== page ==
- On the direct-to-video/album release Simply Mad About the Mouse in 1991, a rotoscoped Ric Ocasek sings a psychedelic cover of the song.
- Paula Abdul recorded the song with a pop twist to it for the album "For Our Children" in 1992.
- The Australian children's show Play School recorded a version of the song for the album Play School in the Car.
- Mannheim Steamroller covered the song on their 1999 album, Mannheim Steamroller Meets the Mouse.
- Domino covered a Eurobeat version of the song on the album Eurobeat Disney in 2000.
- Stevie Brock sings this song on DisneyMania Vol. 2 CD in 2004.
- Aly & AJ sings this song on DisneyMania Vol. 3 CD in 2005.
- Miley Cyrus sings this song on DisneyMania Vol.4 CD in 2006.
- Japanese singer Ami Suzuki sings this song for a Disney Music Store Japan special promotion in December 2006.
- Diana Ross & The Supremes recorded a version of this song for their unreleased album, Diana Ross & The Supremes Sing Disney Classics.
- John Tartaglia and the cast of Johnny and the Sprites will cover this for Disney Music Block Party.
- British comedian Bill Bailey performs a "Portishead" version of the song in his Part Troll show uas a proposed new British national anthem.
- The Mummies cover the song on the album, Death by Unga Bunga!!
- The Disney Sing-Along Songs home video "Disneyland Fun" features a version of the song with a faster tempo, updated instrumentation, and a rap verse about Splash Mountain.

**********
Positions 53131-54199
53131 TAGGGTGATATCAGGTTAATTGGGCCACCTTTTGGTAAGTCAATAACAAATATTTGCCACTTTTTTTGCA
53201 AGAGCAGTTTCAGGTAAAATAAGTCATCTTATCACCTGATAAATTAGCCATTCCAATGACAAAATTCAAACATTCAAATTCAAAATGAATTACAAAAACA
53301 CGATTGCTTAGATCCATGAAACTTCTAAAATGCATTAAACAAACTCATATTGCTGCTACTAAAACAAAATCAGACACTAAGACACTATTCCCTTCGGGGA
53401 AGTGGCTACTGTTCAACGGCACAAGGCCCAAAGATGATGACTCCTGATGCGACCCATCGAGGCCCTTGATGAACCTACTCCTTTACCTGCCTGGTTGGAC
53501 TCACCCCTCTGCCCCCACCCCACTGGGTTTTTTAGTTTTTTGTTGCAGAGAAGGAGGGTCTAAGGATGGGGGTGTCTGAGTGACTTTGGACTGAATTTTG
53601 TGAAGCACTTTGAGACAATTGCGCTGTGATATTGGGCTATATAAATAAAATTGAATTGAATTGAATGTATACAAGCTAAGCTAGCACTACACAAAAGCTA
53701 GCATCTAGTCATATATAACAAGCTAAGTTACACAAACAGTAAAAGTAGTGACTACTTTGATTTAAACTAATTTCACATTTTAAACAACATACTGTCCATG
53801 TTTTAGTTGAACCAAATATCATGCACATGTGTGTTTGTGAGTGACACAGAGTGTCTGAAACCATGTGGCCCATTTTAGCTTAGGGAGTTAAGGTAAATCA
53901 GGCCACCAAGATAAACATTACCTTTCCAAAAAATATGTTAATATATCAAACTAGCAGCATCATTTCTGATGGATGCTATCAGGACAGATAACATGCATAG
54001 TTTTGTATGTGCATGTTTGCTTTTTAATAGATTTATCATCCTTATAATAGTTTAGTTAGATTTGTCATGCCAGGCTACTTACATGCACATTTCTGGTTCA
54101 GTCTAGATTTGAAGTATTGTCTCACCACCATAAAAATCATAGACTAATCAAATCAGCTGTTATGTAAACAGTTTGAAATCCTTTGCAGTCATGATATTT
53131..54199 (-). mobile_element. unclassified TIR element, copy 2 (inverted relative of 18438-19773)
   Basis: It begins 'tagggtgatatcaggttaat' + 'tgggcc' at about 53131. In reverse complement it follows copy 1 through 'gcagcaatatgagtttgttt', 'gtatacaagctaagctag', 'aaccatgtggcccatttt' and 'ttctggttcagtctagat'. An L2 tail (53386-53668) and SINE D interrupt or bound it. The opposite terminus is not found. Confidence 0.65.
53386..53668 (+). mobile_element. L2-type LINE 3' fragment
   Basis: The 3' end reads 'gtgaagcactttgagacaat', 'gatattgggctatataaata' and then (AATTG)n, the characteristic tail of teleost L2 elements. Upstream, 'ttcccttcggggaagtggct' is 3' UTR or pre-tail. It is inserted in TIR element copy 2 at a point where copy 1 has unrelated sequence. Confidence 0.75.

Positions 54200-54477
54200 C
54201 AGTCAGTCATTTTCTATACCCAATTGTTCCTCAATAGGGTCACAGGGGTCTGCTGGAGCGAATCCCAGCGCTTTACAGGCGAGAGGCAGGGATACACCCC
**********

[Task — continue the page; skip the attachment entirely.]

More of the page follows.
- Actor Tom Hanks sings his own version of this song in the 1984 movie Splash.
- On the 63rd NHK Kōhaku Uta Gassen, the song was featured on the "Dream Stage" finale, as performed by Arashi, AKB48, Perfume and Kanjani8.
- Harry Nilsson recorded a version of the song for Stay Awake: Various Interpretations of Music from Vintage Disney Films.
The song is heard during the finale of the popular Disney theme park ride Splash Mountain, and can be found on many official albums:
- The Disney Collection: the Best-Loved Songs from Disney Motion Pictures, Television, and Theme Parks (1987/1991/2006 CD)
- The Official Album of Disneyland and Walt Disney World (1991 CD)
- Disneyland/Walt Disney World: The Official Album (1997 CD)
- Walt Disney World Resort: Official Album (2000 CD) – as part of the ride's soundtrack
- Official Album: Walt Disney World Resort Celebrating 100 Years of Magic (2001 CD) – as part of the ride's soundtrack
- Disneyland Park: The Official Album (2001 CD) – as part of the ride's soundtrack
- A Musical History of Disneyland (2005) – as part of the ride's soundtrack
- The Disneyland Resort: Official Album (2008) – as part of the ride's soundtrack
- Children's Yesteryear Favourites (2008) – through CRS Records
Another place it has been used is the Disney play, "Alice in Wonderland Jr.", with one small lyric change, "Mr. Bluebird" becoming "Mr. Bubble" It is also played during the Magic Kingdom Welcome Show as the show train pulls into Main Street Station. The song has also been used in parades at the theme parks:
- Remember the Magic Parade – the soundtrack can be found on Disneyland/Walt Disney World Music Vacation.
- Share A Dream Come True Parade – the soundtrack can be found on Magic In The Streets: Parade Memories (2001 CD).
- Disney Stars and Motor Cars Parade – the soundtrack can be found on Magic In The Streets: Parade Memories (2001 CD).
- Brown, David (2006). British Hit Singles & Albums (19th ed.). London: Guinness World Records Limited. p. 134. ISBN 1-904994-10-5.
- Emerson, Ken (1997). Doo-dah!: Stephen Foster and the Rise of American Popular Culture. New York: Simon & Schuster. p. 60. ISBN 978-0684810102.
- "Blackface!". black-face.com. Retrieved 24 December 2013.
- Hartman, Kent (2012). The Wrecking Crew: The Inside Story of Rock and Roll's Best-Kept Secret. Thomas Dunne. ISBN 031261974X.
- Johnny Mercer chart entries
- Gilliland, John (1994). Pop Chronicles the 40s: The Lively Story of Pop Music in the 40s (audiobook). ISBN 978-1-55935-147-8. OCLC 31611854. Tape 3, side A.
- Guy Mitchell, Sunshine Guitar